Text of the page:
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Matrix metalloproteinases in liver injury, repair and fibrosis.

  • Author(s): Duarte, Sergio
  • Baber, John
  • Fujii, Takehiro
  • Coito, Ana J
  • et al.
Abstract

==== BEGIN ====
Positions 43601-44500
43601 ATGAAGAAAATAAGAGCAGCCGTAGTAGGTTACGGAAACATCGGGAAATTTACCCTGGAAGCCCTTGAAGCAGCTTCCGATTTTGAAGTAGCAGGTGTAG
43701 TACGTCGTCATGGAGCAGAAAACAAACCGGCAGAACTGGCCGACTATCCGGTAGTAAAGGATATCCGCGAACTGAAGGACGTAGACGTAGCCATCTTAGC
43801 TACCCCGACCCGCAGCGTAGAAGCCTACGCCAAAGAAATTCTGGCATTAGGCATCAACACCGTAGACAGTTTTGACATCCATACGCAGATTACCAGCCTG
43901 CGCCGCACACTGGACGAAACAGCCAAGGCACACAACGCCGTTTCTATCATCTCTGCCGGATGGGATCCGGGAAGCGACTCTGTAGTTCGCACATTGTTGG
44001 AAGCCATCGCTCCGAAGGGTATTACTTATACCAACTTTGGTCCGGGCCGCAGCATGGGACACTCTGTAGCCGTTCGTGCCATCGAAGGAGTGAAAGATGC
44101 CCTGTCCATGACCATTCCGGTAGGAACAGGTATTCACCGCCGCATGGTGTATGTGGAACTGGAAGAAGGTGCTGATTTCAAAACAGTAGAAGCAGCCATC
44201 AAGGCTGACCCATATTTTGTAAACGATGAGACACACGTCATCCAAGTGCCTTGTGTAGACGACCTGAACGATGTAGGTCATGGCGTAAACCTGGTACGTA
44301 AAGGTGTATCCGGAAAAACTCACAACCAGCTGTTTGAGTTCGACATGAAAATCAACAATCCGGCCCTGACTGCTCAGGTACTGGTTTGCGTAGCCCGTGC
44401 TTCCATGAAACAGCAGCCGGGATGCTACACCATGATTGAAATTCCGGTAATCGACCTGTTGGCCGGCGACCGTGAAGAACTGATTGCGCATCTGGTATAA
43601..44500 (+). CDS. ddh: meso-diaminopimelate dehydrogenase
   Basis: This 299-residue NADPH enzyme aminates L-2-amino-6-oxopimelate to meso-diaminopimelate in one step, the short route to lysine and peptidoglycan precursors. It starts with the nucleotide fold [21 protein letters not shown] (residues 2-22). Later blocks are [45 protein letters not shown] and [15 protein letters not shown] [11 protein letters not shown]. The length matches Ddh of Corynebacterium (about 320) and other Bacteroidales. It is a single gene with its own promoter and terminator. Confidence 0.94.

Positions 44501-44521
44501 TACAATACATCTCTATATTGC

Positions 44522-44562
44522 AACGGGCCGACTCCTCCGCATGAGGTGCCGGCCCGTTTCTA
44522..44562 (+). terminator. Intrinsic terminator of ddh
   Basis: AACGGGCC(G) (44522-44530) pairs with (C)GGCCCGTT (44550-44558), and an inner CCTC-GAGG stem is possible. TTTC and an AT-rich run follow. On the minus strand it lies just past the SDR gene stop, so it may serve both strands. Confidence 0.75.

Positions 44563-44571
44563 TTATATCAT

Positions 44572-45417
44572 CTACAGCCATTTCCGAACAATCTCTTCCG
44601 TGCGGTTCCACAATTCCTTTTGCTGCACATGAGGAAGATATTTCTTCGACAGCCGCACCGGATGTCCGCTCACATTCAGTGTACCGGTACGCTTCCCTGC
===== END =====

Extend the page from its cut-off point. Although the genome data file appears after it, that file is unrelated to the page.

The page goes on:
The liver is a large highly vascularized organ with a central function in metabolic homeostasis, detoxification, and immunity. Due to its roles, the liver is frequently exposed to various insults which can cause cell death and hepatic dysfunction. Alternatively, the liver has a remarkable ability to self-repair and regenerate after injury. Liver injury and regeneration have both been linked to complex extracellular matrix (ECM) related pathways. While normal degradation of ECM components is an important feature of tissue repair and remodeling, irregular ECM turnover contributes to a variety of liver diseases. Matrix metalloproteinases (MMPs) are the main enzymes implicated in ECM degradation. MMPs not only remodel the ECM, but also regulate immune responses. In this review, we highlight some of the MMP-attributed roles in acute and chronic liver injury and emphasize the need for further experimentation to better understand their functions during hepatic physiological conditions and disease progression.

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